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“Not an attraction in its own right”
Review of Three Wise Men

Three Wise Men
Ranked #92 of 293 things to do in Birmingham
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Owner description: This distinctive, gold-colored statue is of Birmingham's three great industrialists and entrepreneurs who contributed greatly to the city's prosperity during the 18th century: Matthew Boulton, James Watt and William Murdoch.
Reviewed 26 May 2014

It's a nice statue, and you won't miss it if you walk past it. But it's not an attraction in its own right,

3  Thank GLSBirmingham
This review is the subjective opinion of a TripAdvisor member and not of TripAdvisor LLC
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36 - 40 of 55 reviews

Reviewed 18 December 2013

Came across this statue whilst en route - beautifully restored tribute to three key figures in Birmingham's history.
What a delight! - City pride and justifiably so.

Thank V E D
This review is the subjective opinion of a TripAdvisor member and not of TripAdvisor LLC
Reviewed 22 November 2013

A fitting tribute to three of the pioneers (Boulton, Watt & Murdoch) of the industrial revolution and well worth taking a moment to contemplate their contribution to Birmingham and the world. They look a whole lot better since being re-gilded, hence the nickname.

Thank JeremyPC
This review is the subjective opinion of a TripAdvisor member and not of TripAdvisor LLC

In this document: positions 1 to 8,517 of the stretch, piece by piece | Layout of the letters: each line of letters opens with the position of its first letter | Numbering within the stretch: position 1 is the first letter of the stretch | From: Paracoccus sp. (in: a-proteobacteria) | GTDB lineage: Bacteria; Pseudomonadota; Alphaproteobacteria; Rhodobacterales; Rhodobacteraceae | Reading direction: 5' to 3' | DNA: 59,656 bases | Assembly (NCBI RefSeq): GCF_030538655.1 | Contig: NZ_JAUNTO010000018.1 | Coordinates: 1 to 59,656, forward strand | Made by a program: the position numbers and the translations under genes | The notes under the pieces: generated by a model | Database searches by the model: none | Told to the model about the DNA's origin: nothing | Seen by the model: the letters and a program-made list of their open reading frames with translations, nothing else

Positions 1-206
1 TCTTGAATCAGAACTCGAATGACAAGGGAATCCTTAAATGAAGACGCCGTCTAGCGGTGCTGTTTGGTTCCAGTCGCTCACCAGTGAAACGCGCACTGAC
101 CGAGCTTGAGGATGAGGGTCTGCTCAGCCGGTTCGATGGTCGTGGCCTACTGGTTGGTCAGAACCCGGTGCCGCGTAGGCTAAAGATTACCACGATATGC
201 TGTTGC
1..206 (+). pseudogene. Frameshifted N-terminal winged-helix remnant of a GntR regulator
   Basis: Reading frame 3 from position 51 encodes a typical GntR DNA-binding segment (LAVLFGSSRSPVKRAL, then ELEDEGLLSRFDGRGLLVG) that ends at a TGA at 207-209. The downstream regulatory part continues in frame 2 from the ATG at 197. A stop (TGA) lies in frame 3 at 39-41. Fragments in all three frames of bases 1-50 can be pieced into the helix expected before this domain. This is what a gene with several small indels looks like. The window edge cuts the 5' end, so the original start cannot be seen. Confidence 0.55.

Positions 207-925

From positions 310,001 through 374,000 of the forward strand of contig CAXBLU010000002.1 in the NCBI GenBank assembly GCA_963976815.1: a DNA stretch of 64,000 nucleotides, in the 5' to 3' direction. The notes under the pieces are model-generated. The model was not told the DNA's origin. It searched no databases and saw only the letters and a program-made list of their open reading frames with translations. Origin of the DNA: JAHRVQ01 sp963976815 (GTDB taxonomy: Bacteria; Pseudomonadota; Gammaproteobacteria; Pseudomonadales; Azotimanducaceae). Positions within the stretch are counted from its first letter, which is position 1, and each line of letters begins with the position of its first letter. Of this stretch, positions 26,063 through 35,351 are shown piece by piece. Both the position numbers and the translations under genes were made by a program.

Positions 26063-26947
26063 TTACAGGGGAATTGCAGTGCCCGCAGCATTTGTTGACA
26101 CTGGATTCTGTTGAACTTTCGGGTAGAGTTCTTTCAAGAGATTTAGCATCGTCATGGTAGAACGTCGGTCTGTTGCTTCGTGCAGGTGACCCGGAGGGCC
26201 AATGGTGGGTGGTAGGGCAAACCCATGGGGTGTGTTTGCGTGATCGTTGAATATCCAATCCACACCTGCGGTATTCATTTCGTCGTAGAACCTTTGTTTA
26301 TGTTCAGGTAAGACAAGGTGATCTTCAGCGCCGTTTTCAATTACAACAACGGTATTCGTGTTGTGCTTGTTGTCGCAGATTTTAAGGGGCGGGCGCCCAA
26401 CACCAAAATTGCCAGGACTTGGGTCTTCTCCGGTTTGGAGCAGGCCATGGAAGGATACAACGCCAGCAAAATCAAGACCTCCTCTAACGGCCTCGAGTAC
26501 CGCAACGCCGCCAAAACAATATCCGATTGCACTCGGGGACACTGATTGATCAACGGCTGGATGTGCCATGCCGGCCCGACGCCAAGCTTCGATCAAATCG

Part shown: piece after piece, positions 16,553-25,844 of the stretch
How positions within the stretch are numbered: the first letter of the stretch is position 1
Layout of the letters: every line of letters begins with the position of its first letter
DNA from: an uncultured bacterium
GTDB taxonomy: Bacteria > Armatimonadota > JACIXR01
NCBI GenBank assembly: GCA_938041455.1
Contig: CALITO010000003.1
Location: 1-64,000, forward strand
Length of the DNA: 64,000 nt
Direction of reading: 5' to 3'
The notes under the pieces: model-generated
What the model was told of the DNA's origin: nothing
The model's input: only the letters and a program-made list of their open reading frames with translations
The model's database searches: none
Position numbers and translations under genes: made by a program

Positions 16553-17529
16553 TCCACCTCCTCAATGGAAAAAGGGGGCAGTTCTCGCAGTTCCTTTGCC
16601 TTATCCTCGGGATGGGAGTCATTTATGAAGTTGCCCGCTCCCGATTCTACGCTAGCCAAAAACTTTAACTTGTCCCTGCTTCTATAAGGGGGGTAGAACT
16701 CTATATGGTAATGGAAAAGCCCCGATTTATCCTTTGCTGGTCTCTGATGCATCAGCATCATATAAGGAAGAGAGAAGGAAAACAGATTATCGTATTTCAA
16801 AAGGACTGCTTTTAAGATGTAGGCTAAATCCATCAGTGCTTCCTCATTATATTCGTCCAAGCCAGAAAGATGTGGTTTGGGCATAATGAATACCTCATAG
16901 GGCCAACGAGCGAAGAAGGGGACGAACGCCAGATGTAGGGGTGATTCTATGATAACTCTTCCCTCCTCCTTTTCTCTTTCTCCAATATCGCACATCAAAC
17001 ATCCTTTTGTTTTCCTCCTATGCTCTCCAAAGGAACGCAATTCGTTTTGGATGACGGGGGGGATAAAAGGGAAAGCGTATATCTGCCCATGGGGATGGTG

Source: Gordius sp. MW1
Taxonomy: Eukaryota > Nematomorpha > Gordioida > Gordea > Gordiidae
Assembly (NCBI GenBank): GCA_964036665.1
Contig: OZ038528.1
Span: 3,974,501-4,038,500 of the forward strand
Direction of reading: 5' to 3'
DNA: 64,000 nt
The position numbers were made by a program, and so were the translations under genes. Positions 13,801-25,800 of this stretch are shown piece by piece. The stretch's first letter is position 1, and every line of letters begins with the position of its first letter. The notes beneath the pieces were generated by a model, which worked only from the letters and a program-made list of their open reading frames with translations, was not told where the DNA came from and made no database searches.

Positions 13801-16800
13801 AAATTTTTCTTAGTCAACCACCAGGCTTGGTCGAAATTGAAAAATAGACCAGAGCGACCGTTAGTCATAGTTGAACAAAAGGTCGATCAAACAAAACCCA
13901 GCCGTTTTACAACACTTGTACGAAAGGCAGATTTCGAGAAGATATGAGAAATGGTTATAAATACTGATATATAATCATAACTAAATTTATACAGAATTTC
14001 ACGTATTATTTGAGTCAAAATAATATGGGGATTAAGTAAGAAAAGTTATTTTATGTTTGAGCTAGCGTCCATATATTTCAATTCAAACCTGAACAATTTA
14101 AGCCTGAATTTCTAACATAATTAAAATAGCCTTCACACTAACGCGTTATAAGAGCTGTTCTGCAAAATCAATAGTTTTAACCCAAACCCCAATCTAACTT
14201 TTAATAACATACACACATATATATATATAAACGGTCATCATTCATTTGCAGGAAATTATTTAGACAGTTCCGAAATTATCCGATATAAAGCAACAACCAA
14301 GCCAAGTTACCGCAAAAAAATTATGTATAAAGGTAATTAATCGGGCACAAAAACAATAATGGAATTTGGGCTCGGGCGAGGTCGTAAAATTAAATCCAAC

Reviewed 21 October 2013

This is a shining example of Birmingham's heritage.

Outside the House of Sport (formerly the Register Office) on Broad Street stands the statue of Boulton, Watt and Murdoch, nicknamed 'The Golden Boys' or 'The Carpet Salesmen'. It is the work of William Bloye, formerly head of sculpture at Birmingham School of Art and was unveiled in 1956, although preliminary designs were drawn up in 1938.

It is known locally as The Golden Boys after its colour, or The Carpet Salesmen after the partially rolled-up plan of a steam engine which they are examining.

Sponsored by an £8,000 bequest from Richard Wheatley in 1939, and £7,500 from the City Council, it was unveiled in 1956, from preliminary designs drawn up in 1938. The statue was restored and re-gilded, and replaced in its old position in September 2006.

It is planned to be relocated; suggested sites including 'across the road' in Centenary Square or at Millennium Point in Eastside[1].

The larger than life size figures are in bronze, with a gold finish, on a pedestal of Portland stone and are depicted discussing engine plans. The piece is in a "temporary" position and was originally intended to stand outside a Planetarium, which was never built, but which would have stood outside what is now the Repertory Theatre.

The three men pioneered the industrial revolution in late 18th century England. James Watt's improvements to the steam engine and William Murdoch's invention of gas lighting have made them famous throughout the world. Matthew Boulton, entrepreneur and industrialist, harnessed their talents in a company that made everything from tableware and copper coinage to steam engines. His home, Soho House, is now a museum. All three men are buried in St Mary's Church Handsworth, known as 'the Westminster Abbey of the Industrial Revolution'.

1  Thank Topkoppite
This review is the subjective opinion of a TripAdvisor member and not of TripAdvisor LLC
Reviewed 25 August 2013

The Three Wise Men statue comprises three industrialists who played a central role in Birmingham's economic development in the 18th century: James Watt, Matthew Boulton and William Murdoch. Worth a quick look if you're interested in Birmingham's history.

Thank PebbleL
This review is the subjective opinion of a TripAdvisor member and not of TripAdvisor LLC

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